Every source of income from the Central Florida Disney parks would be stifled. No merchandise would be purchased. No resort hotel bookings would be made. There would be no advanced dining reservations made, and every restaurant at Magic Kingdom, EPCOT, Hollywood Studios, Disney’s Animal Kingdom, and at Disney’s resort hotels would stand full of neatly dressed tables surrounded by diner-less chairs.

No guests in the parks also means that no park tickets would be sold. No tickets being sold means Disney World would generate zero dollars in revenue from fees assessed for Disney’s Genie+ and Lightning Lane features.

cinderella castle

Related: Disney Ticket Prices Will Soar in 2025. Here Are the Least Expensive Days to Visit

The overwhelming scenario would result in unprecedented financial losses for The Walt Disney Company, the likes from which Walt’s enterprise wouldn’t soon bounce back.

Fallout Far Beyond Disney Alone

But the repercussions of such an apocalyptic-type year at Disney World extend far beyond the parks themselves–and beyond The Walt Disney Company itself.

A year with no guests at Disney World would have a massive impact on the myriad of businesses that have been built on the certainty of the arrival and presence of millions of visitors going to the parks. No Disney World guests means there would be no visitors to the Central Florida area booking non-Disney World hotels. Businesses that draw revenue from the fees assessed as part of vacation home rentals including smaller, private businesses and larger enterprises like Airbnb.

Restaurants outside the parks would also be impacted, as would local shops and other businesses in the area. Transportation companies that service the Walt Disney World Resort would also feel the fallout, including those that transport visitors from Orlando International Airport to Disney World and back.

Such a fallout underscores the harmonious and symbiotic relationship that has long existed between Disney World and the Orlando community–to say nothing of Florida tourism as a whole.

Fallout Felt at Orlando International Airport

Orlando International Airport has long served as the primary gateway for visitors traveling to Disney World. Millions of passengers land at MCO each year, anticipating the magic ahead.

mco with no passengers

Credit: Orlando International Airport/Canva

But in the absence of theme park visitors, activity at the eighth busiest airport in the country would nearly grind to a halt as a dramatic deficit in passenger traffic would render terminals empty and concourses deserted. Airlines servicing Orlando, Florida, would likely feel the drop in passenger traffic, and some would be forced to find additional sources of revenue from other vacation destinations in an attempt to account for the dip.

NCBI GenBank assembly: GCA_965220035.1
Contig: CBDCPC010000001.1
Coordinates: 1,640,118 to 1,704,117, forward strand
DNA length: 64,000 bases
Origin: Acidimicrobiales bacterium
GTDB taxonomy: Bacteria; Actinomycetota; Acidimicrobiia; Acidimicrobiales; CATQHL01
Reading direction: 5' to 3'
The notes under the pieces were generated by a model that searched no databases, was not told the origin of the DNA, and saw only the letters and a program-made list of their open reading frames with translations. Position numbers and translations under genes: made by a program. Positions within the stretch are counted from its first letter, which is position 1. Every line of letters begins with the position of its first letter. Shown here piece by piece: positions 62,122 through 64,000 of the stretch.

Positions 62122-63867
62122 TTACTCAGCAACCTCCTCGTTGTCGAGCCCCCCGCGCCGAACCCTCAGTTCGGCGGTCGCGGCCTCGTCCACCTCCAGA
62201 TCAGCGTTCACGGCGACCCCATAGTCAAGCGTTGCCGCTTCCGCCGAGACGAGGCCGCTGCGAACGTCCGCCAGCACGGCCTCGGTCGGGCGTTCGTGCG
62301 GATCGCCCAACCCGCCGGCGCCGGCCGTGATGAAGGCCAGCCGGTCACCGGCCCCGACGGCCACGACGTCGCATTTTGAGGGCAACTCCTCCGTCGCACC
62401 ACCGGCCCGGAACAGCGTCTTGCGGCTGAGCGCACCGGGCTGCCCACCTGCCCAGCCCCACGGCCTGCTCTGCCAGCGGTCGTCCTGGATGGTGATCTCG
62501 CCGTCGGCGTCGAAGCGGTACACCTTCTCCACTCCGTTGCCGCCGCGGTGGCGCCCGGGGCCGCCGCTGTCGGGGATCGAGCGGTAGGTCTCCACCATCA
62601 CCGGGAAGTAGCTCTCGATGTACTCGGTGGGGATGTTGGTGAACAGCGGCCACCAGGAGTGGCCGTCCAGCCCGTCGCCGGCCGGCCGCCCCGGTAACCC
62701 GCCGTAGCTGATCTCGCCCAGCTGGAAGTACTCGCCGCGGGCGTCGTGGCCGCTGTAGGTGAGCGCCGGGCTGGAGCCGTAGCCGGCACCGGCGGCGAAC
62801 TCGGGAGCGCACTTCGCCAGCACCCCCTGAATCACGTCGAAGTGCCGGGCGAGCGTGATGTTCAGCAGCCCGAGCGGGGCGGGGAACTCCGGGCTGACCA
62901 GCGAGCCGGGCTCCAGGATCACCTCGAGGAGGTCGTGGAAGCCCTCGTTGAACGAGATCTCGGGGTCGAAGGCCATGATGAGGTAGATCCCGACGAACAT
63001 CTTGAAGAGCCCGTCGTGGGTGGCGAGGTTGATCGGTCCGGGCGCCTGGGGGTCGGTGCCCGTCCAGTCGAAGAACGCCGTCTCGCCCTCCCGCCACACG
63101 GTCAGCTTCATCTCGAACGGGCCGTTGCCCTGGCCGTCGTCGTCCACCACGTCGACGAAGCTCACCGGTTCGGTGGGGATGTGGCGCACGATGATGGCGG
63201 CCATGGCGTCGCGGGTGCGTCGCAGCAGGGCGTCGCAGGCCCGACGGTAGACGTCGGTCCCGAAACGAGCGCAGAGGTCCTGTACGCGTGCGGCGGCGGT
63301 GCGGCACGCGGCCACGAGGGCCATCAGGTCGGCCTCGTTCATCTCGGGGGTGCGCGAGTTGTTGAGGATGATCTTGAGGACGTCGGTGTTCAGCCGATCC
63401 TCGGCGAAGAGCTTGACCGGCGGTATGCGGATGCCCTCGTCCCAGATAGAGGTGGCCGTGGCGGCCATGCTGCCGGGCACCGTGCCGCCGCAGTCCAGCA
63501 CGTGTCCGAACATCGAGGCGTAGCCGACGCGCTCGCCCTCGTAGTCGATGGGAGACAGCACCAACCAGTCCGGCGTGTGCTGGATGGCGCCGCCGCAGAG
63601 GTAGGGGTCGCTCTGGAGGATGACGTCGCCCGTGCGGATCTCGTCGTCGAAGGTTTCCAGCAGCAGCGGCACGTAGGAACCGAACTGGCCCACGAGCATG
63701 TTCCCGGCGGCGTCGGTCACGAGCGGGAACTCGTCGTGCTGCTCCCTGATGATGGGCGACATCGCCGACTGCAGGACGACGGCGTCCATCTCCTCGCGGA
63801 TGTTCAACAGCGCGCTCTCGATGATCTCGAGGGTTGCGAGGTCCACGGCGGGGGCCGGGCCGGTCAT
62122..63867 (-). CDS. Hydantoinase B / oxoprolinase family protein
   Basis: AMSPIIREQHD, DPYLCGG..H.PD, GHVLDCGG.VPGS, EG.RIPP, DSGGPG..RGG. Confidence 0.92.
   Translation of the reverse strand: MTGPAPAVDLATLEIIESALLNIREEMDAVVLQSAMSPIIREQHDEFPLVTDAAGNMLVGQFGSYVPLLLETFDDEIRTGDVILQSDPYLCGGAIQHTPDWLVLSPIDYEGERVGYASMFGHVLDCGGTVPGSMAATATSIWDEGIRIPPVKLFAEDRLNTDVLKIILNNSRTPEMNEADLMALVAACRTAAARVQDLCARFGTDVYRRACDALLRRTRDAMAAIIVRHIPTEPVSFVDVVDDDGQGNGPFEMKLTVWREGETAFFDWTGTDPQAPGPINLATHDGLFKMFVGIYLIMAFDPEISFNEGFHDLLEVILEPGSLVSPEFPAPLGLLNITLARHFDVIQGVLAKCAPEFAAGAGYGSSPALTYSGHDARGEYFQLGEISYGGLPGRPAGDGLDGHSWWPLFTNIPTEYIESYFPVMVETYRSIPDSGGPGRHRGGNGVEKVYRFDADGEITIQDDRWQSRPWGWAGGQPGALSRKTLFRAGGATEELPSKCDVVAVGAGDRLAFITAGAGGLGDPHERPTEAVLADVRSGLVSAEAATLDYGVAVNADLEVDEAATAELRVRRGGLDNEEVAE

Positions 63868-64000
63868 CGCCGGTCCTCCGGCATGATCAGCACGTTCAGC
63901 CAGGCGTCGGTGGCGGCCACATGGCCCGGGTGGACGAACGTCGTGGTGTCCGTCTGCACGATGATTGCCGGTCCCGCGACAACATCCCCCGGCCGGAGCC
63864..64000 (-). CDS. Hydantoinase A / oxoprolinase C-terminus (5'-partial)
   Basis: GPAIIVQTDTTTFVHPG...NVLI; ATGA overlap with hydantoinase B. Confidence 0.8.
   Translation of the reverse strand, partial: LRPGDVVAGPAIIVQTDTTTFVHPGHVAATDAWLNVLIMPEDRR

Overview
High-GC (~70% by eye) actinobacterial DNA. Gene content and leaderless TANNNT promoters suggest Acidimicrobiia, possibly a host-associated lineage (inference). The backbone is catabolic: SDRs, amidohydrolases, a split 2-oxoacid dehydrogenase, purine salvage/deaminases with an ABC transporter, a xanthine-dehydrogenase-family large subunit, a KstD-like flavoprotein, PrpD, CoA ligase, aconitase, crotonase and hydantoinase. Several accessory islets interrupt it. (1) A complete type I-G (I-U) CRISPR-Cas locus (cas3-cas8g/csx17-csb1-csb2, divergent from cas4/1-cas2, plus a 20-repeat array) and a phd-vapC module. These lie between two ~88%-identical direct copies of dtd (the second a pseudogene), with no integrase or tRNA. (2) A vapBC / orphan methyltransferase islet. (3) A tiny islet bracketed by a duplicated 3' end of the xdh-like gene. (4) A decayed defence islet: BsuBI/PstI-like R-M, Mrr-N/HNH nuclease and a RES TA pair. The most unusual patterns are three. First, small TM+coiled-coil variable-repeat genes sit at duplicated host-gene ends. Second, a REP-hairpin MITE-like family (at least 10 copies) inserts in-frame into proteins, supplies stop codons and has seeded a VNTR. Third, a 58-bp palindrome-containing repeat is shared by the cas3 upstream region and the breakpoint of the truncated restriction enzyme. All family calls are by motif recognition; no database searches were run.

Related: Major Airline Cancels Its Decade-Long Partnership With Disney World

Beyond MCO and its airline partners, the ripple effects of the massive drop in Florida tourism would poison ancillary services, as well as businesses in the area that cater to passengers arriving and leaving Orlando International Airport.

The Long-Lasting Fallout: Devastation to Be Felt For Years

In the hypothetical scenario of a guest-less year at Disney World, the impact on the resort, the Walt Disney Company, Orlando International Airport, and the airlines servicing the area would be profound, and some of the entities affected could ultimately face bankruptcy.

The physical, emotional, and financial implications would serve to underscore the all-important role Disney World plays in the tourism industry in Florida, as well as its symbiotic relationship with various types of businesses and organizations in the Central Florida region.

cinderella castle

Credit: Becky Burkett/Canva

Despite the devastation that such a fallout would cause, one thing remains hopefully certain. Disney’s enduring magic would do exactly that–endure. And in the following year, as guests return, so would hope and the undeniable feeling of optimism, magic, and childhood wonder and enchantment.

Such enduring magic is what ultimately sets Disney World apart from any member of its competition.

About Becky Burkett

Becky's from the Lone Star State and has been writing since she was 10 and encountered her first Disney Park when she was 11. It was love at first Main Street Electrical Parade. Joy is blank lined journals, 0.7 mm pens, and all things Walt, Woody and Buzz, PIXAR, Imagineering, Sleeping Beauty (make it blue!), Disney Parks history and EPCOT. At Disney World, you'll find her croonin' with the birdies at the Enchanted Tiki Room or hangin' with Woody and the gang at Toy Story Land. If you can dream, you really can do it!

One comment

  1. Matthew Brewster

    You didn’t mention the effect of a year-long closure of WDW would have on the WDC! Anyway, the pandemic only kept WDW closed for THREE MONTHS!!! However, Disneyland was actually closed for ONE WHOLE YEAR!!!